When PowerPoint is used to flash hymn lyrics, or make a quick pitch to a new client, or produce an eye-catching laundromat poster, it’s easy to understand the enthusiasm of, say, Tony Kurz, the vice-president for sales and marketing of a New York-based Internet company, who told me, “I love PowerPoint. It’s a brilliant application. I can take you through at exactly the pace I want to take you.” There are probably worse ways to transmit fifty or a hundred words of text, or information that is mainly visual – ways that involve more droning, more drifting. And PowerPoint demands at least some rudimentary preparation: a PowerPoint presenter is, by definition, not thinking about his or her material for the very first time. Steven Pinker, the author of “The Language Instinct” and a psychology professor at the Massachusetts Institute of Technology, says that PowerPoint can give visual shape to an argument. “Language is a linear medium: one damn word after another”, he says. “But ideas are multidimensional … When properly employed, PowerPoint makes the logical structure of an argument more transparent. Two channels sending the same information are better than one.”

Still, it’s hard to be perfectly comfortable with a product whose developers occasionally find themselves trying to suppress its use. Jolene Rocchio, who is a product planner for Microsoft Office (and is upbeat about PowerPoint in general,) told me that, at a recent meeting of a nonprofit organization in San Francisco, she argued against a speaker’s using PowerPoint at a future conference. “I said, ‘I think we just need her to get up and speak'”. On an earlier occasion, Rocchio said, the same speaker had tried to use PowerPoint and the projector didn’t work, “and everybody was, like, cheering. They just wanted to hear this woman speak, and they wanted it to be from her heart. And the PowerPoint almost alienated her audience.”

This is the most common complaint about PowerPoint. Instead of human contact, we are given human display. “I think that we as a people have become unaccustomed to having real conversations with each other, where actually give and take to arrive at a new answer. We present to each other, instead of discussing”, Cathy Belleville says. Tad Simons, the editor of the magazine Presentations (whose second-grade son used PowerPoint for show-and-tell), is familiar with the sin of triple delivery, where precisely the same text is seen on the screen, spoken aloud, and printed on the handout in front of you (the “leave-behind”, as it is known in some circles). “The thing that makes my heart sing is when somebody pressed the ‘B’ button and the screen goes black and you can actually talk to the person”, Simons told me.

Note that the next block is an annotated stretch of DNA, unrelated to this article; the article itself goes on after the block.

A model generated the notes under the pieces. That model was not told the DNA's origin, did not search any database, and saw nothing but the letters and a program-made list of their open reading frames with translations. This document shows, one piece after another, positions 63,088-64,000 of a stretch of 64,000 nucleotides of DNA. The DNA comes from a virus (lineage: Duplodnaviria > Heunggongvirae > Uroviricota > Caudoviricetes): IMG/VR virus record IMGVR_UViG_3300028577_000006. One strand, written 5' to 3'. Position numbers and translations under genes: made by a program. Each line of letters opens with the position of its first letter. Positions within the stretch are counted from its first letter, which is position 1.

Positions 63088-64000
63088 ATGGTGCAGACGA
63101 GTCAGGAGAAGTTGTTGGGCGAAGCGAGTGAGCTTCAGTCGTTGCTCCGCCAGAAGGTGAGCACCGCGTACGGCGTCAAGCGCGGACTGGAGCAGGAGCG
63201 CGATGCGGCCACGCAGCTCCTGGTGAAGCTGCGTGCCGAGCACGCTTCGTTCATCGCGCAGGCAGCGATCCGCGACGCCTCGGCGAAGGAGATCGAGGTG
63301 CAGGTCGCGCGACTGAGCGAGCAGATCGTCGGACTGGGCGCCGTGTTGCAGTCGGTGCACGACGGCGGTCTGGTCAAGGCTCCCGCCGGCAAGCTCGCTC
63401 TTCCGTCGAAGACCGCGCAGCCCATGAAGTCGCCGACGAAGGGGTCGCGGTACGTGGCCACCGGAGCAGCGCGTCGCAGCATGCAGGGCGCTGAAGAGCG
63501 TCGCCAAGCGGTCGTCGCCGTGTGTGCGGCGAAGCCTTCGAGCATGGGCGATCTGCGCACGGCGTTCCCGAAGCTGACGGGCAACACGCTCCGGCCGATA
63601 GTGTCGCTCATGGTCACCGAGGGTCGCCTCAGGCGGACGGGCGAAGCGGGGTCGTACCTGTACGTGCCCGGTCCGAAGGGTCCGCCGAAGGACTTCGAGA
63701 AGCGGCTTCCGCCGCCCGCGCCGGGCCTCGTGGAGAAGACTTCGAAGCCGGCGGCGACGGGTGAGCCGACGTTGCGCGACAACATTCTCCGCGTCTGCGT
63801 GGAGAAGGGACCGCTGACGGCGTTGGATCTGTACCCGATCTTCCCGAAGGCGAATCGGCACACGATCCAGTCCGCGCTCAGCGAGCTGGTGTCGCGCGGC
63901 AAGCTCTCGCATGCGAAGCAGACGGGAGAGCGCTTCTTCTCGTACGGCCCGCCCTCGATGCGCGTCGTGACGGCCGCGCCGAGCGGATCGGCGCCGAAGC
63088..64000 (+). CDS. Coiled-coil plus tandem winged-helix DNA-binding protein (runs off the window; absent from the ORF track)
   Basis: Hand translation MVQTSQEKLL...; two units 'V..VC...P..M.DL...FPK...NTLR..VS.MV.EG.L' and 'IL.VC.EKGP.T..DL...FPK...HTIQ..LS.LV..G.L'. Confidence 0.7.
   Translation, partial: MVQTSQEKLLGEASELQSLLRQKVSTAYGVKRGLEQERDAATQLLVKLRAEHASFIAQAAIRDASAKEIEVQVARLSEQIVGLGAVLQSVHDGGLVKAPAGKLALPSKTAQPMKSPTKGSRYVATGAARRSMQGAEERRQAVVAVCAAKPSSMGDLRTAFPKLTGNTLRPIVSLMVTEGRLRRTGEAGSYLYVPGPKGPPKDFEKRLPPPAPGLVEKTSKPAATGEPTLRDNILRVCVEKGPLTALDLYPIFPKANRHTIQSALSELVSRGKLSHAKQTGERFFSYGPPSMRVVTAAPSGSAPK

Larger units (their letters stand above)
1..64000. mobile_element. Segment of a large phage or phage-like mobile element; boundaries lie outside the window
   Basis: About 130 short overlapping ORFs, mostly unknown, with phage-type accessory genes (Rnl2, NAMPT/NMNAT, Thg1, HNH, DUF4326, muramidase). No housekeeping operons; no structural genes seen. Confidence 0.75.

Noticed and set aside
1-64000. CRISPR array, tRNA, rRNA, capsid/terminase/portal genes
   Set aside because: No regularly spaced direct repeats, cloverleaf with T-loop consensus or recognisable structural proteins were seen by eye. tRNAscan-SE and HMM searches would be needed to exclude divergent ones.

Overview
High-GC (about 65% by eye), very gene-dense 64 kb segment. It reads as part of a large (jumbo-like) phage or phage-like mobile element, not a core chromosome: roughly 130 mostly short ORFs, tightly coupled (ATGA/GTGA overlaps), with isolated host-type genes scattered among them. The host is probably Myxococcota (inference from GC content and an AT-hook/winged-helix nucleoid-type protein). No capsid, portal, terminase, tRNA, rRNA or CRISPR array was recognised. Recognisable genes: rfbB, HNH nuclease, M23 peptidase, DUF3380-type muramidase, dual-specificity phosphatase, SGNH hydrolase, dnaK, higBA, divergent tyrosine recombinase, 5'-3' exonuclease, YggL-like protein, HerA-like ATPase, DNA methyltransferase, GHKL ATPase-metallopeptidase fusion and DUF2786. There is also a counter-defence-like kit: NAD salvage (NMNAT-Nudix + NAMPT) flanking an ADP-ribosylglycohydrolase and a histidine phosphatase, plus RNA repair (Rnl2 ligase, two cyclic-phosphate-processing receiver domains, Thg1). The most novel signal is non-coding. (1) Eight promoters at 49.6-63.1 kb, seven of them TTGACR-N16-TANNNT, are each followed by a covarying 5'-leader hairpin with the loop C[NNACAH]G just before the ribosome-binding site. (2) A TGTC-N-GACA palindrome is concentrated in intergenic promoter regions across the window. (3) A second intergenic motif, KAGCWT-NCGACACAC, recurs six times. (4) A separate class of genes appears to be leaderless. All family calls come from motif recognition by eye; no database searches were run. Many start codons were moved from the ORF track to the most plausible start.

In 1997, Sun Microsystems’ chairman and CEO, Scott McNealy, “banned” PowerPoint (a ban widely disregarded by his staff). The move might have been driven, in part, by Sun’s public-relations needs as a Microsoft rival, but, according to McNealy, there were genuine productivity issues. “Why did we ban it? Let me put it this way: If I want to tell my forty thousand employees to attack, the word ‘attack’ in ASCII is forty-eight bits. As a Microsoft Word document, it’s 90,112 bits. Put that same word in a PowerPoint slide and it becomes 458,048 bits. That’s a pig through the python when you try to send it over the Net.” McNealy’s concern is shared by the American military. Enormously elaborate PowerPoint files (generated by presentation-obsessives – so-called PowerPoint Rangers) were said to be clogging up the military’s bandwidth. Last year, to the delight of many under his command, General Henry H Shelton, the chairman of the Joint Chiefs of Staff, issued an order to US bases around the world insisting on simpler presentations.